Greetings from New Mexico.
We rolled into Albuquerque right at sunset – magnificent — and just in time for dinner. The locals eat what to me was a mysterious dish called green chile stew. Not so mysterious in a state where red and green chiles are at the center of local cuisine.
We learned that the place to try the stew — and other signature New Mexico dishes — was the Frontier Restaurant, which is right across from the University of New Mexico and open every day from 5 a.m. to 1 a.m. Every city has one — the spot each local has hit at least once and everyone rolling through town has to check off of the list. It’s where they serve the iconic, city-defining dish. So green chile stew at the Frontier it was.
We walked into a huge mess hall decorated with a collection of John Wayne portraits, antique rifles, steer horns and romantic paintings of soaring eagles, bold stallions and Pueblo pottery. It was populated from every demographic – students, professors, families with kids and older folks who had probably been having their green chile stew there since the Frontier Restaurant opened in 1971.
We followed the crowd, waiting in line until a green light flashed, indicating someone was ready to take our order. Two minutes later, the food was ready for us to carry to our table on plastic trays. We went with the green chile stew, posole, a taco salad and another signature item, an enormous sticky bun — all of which totaled a whopping 17 bucks. There also appeared a paper plate piled with hot-off-the-fire flour tortillas for dunking in the green chile stew and posole.
While not normally my kind of food, everything I ate made me extremely happy. The stew was robust and flavorful more than spicy hot, though the green chile flavor was pronounced. The posole was remarkable — a sort of red chile stew. It had heat, but the hominy rounded it out and made it smooth and lovely. The sticky bun was hot, gooey and smothered with a cinnamon-sugar glaze. This all was perfect fortification for the last few hours of driving until we stopped for the night in Clovis, N.M., for a good night’s rest. After all, next up we gotta go big – we’re on to Texas.
Green chile stew is a New Mexico staple, and you'll find it on the menu at many of the restaurants in the Southwest. There is always much debate -- thick or thin, tomatoes or tomatillos, potatoes or flour, oregano or cumin, loin or shoulder. Everyone has an opinion, and theirs is the best. This recipe is the simple base used by many cooks. Build on it to make it your own, using fresh, roasted chiles from the market when available.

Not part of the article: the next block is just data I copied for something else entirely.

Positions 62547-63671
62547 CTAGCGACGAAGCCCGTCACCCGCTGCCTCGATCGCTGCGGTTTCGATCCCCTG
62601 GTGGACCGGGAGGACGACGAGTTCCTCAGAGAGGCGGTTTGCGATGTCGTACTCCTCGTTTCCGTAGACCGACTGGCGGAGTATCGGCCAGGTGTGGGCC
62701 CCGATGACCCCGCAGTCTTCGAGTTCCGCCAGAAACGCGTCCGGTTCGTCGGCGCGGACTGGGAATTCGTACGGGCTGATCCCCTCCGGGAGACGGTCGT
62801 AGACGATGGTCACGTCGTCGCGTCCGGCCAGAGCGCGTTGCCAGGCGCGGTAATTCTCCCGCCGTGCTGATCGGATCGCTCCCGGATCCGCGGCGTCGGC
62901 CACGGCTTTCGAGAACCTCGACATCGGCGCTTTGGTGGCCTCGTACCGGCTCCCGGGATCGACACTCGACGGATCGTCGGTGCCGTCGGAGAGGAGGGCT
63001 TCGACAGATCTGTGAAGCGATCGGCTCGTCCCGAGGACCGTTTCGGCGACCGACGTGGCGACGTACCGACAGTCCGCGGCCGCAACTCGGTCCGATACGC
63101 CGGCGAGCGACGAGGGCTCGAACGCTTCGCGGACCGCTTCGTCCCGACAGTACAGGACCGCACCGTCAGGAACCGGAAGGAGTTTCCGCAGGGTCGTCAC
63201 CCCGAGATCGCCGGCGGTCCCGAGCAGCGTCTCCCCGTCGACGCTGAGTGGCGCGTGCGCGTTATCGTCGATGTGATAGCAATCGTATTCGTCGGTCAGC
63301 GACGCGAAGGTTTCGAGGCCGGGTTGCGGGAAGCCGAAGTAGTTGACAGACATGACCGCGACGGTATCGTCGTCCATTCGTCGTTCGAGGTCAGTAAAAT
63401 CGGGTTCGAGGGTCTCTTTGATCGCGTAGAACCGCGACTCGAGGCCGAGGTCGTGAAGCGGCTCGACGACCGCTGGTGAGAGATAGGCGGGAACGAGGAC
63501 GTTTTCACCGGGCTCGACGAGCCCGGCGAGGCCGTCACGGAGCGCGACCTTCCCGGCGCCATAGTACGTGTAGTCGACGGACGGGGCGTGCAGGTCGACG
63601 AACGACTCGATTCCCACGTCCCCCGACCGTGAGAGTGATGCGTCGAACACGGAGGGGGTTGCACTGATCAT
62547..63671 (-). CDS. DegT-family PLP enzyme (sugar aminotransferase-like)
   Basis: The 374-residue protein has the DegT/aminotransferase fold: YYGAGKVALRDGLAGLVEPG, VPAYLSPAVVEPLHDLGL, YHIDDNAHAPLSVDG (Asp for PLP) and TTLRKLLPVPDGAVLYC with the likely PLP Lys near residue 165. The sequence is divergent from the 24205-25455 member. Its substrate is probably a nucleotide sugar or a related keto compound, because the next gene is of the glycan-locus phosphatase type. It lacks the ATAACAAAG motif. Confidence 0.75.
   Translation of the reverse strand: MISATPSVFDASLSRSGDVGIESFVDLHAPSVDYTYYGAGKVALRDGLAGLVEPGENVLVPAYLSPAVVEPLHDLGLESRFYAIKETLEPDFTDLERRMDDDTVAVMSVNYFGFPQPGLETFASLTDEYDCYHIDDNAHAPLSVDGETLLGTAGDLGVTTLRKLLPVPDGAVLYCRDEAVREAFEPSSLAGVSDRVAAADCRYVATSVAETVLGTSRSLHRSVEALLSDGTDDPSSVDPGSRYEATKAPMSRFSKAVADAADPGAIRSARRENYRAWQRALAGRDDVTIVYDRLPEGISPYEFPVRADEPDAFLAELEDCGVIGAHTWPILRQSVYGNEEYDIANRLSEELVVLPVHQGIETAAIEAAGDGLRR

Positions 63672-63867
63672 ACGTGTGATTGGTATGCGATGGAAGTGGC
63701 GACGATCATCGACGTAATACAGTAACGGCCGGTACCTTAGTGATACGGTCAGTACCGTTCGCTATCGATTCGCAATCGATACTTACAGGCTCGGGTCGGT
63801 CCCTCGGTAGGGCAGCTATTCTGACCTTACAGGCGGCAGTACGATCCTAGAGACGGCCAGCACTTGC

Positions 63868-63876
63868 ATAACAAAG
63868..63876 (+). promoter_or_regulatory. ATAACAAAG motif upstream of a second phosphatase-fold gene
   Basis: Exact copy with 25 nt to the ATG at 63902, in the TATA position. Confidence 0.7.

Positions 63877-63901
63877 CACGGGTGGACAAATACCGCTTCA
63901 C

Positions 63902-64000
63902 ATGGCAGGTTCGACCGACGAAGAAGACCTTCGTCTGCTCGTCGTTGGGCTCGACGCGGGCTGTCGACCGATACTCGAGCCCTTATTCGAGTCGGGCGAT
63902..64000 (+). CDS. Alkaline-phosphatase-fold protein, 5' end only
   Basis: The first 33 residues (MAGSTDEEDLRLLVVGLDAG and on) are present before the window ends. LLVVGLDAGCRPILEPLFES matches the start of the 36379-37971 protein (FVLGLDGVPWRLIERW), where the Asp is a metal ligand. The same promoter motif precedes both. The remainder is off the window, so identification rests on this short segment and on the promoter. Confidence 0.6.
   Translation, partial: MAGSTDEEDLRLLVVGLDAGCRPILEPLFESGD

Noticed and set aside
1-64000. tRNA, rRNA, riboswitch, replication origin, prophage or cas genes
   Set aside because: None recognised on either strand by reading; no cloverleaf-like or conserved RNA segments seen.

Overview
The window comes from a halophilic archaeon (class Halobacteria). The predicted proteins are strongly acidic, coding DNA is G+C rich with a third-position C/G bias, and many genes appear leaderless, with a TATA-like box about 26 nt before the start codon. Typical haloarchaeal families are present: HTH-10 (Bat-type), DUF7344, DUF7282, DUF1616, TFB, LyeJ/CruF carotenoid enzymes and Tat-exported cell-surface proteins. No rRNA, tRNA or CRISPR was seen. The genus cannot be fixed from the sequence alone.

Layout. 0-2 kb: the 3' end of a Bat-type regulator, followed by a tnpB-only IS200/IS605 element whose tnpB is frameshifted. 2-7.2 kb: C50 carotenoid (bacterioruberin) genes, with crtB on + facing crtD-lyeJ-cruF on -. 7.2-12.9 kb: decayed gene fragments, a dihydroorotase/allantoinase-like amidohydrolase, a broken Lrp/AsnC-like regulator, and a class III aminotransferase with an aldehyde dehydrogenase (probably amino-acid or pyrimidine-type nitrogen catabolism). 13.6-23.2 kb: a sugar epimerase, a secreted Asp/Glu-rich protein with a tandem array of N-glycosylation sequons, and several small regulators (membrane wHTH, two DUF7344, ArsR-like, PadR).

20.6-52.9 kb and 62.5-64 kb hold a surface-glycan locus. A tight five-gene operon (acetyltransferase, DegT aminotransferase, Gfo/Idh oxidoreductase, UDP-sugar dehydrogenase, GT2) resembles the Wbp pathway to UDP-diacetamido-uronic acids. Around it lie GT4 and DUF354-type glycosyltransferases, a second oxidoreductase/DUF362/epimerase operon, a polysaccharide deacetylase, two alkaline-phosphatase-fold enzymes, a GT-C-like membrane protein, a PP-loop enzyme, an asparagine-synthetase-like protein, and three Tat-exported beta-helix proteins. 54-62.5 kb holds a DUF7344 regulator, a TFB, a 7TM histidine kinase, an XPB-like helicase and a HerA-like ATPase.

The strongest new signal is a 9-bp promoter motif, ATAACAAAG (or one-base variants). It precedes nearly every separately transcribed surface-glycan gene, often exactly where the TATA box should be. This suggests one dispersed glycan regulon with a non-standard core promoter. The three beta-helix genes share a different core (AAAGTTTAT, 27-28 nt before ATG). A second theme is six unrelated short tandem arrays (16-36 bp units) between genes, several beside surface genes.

- 1 1/2 tablespoons coriander seeds, toasted and ground
- 1 tablespoon oil, for frying
- 1 pound ground pork
- 1 medium onion, chopped
- 3 cloves garlic, minced
- 1 tablespoon flour
- 1 cup diced potatoes
- 1/2 to 1 cup chopped green chile, to taste
- 1 quart chicken stock
- Salt and pepper to taste
- Warm flour tortillas (as a side)
Heat a heavy skillet on the stovetop. Add the coriander seeds, shaking the skillet often until the seeds become aromatic and lightly brown. Transfer to a mortar and pestle and grind. Set aside.
Heat oil to shimmering in a large saucepan or small Dutch oven over medium-high heat. Add ground pork and chopped onion, breaking apart pork into small pieces. When pork is no longer pink and onions are transluscent, add garlic and cook for 30 seconds or so. Sprinkle with flour and stir to combine.
Add coriander, potatoes and 1/2 cup green chile, reserving rest of green chile to add later if necessary. Add chicken stock and stir. Bring to simmer and cook, covered, until potatoes are just tender, 20-30 minutes.
Add salt and pepper, then taste. If desired, add additional green chile, no more than a couple tablespoons at a time and simmering for 1 or 2 minutes after each addition before tasting. Remember that each batch of green chile is different in both flavor and heat, and it's always better to start small and go bigger, because there's not a lot you can do to tame a volcanic green chile stew.
Remove from heat, ladle into bowls and serve with warm flour tortillas.